Overall, I think the early part of the 21st century will be an interesting time of change specific to business models. Some, like the automakers, have to change from top to bottom. But profiting from material that is, in essence, digital will prove to be very difficult, not even factoring in the hacking and trading of digital content. The only example that comes to mind of an industry that is trying is the book industry. Digital books have apparently avoided the growing cultural expectation of having anything downloadable be available for free. Lesson: If you want to author something, write a book.

But for music and the news, well... History repeats itself, and about everything non-classical is based on the blues. So, yesteryear's business models clearly support our enjoyment of yesteryear's products for years to come. It's just the quest to experience something new that may suffer.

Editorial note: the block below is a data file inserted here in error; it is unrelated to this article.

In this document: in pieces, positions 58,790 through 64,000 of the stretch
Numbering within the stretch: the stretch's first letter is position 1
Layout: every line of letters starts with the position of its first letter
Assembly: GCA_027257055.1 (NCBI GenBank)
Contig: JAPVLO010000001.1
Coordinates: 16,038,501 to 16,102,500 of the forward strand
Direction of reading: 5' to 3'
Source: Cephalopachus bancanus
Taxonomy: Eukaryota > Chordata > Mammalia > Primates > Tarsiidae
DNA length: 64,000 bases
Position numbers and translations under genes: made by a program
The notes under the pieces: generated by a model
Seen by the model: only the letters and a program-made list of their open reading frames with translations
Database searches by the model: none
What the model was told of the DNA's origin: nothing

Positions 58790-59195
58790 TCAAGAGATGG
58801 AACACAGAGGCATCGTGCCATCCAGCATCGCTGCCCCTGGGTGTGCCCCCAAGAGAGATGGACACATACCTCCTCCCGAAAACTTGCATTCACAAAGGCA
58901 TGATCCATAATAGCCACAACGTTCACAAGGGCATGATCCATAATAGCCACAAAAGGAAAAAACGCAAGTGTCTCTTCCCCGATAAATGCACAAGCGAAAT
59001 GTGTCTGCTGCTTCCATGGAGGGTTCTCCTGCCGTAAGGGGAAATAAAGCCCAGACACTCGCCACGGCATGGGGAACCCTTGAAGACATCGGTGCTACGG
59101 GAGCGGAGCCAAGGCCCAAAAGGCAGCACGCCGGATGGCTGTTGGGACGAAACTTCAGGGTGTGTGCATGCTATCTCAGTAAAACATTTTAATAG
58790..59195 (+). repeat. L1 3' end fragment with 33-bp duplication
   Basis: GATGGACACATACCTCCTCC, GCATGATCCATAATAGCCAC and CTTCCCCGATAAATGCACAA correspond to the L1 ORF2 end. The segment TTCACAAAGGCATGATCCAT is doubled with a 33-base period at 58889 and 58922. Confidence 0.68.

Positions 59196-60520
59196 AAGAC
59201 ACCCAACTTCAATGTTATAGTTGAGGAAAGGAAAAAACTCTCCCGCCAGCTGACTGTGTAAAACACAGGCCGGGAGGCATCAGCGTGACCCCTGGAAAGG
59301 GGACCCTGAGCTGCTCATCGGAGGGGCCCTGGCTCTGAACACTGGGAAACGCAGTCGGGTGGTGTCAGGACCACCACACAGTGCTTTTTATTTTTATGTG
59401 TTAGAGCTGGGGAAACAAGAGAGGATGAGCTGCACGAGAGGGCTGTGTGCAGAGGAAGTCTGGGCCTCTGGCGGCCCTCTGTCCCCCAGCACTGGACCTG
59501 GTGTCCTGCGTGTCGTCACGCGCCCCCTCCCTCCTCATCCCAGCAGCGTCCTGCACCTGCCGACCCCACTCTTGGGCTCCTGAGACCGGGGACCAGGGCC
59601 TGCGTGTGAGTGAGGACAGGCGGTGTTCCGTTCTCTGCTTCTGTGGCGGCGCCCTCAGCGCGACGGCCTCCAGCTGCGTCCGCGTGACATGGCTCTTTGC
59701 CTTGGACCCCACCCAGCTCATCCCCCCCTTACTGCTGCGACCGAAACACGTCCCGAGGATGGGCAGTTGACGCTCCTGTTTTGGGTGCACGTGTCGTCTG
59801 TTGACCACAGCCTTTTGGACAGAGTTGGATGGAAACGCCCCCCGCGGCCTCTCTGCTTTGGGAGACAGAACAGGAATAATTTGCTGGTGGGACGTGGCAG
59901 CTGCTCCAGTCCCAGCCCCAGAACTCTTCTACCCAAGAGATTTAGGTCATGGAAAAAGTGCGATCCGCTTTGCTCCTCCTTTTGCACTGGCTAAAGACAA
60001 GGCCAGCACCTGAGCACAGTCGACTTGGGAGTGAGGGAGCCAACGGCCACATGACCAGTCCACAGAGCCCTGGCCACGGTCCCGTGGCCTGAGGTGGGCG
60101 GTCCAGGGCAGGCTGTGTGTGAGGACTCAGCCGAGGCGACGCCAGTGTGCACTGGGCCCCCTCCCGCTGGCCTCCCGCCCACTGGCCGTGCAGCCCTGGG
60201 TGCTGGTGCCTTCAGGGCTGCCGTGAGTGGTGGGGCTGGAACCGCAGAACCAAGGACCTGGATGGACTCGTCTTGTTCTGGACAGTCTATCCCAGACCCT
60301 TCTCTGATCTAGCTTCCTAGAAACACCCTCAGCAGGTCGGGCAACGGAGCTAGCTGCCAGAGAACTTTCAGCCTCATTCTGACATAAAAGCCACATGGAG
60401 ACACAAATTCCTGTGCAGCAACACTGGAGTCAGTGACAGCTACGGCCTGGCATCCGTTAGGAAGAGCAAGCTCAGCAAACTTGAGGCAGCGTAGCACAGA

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Rhea's - Best Burgers in Town!

'Tis Christmas Eve, which means that it's truly getting down to the last minutes of Christmas shopping. Translated: The weight of the obligation to provide a gift for mom finally persuades my son, Brian, to leave the enthralling World of Warcraft and his basement command center for a day... out... there...

That's right, kid. My car. My rules. Let's ride.

After getting the things that needed getting, we arrived at a hunger pang. First, please note. My son hates eating out. There was a time when El Jinete persuaded him that the time spent at the restaurant was worthwhile, but once he realized that they also had take out, not even Mexican food will persuade him from gaming central.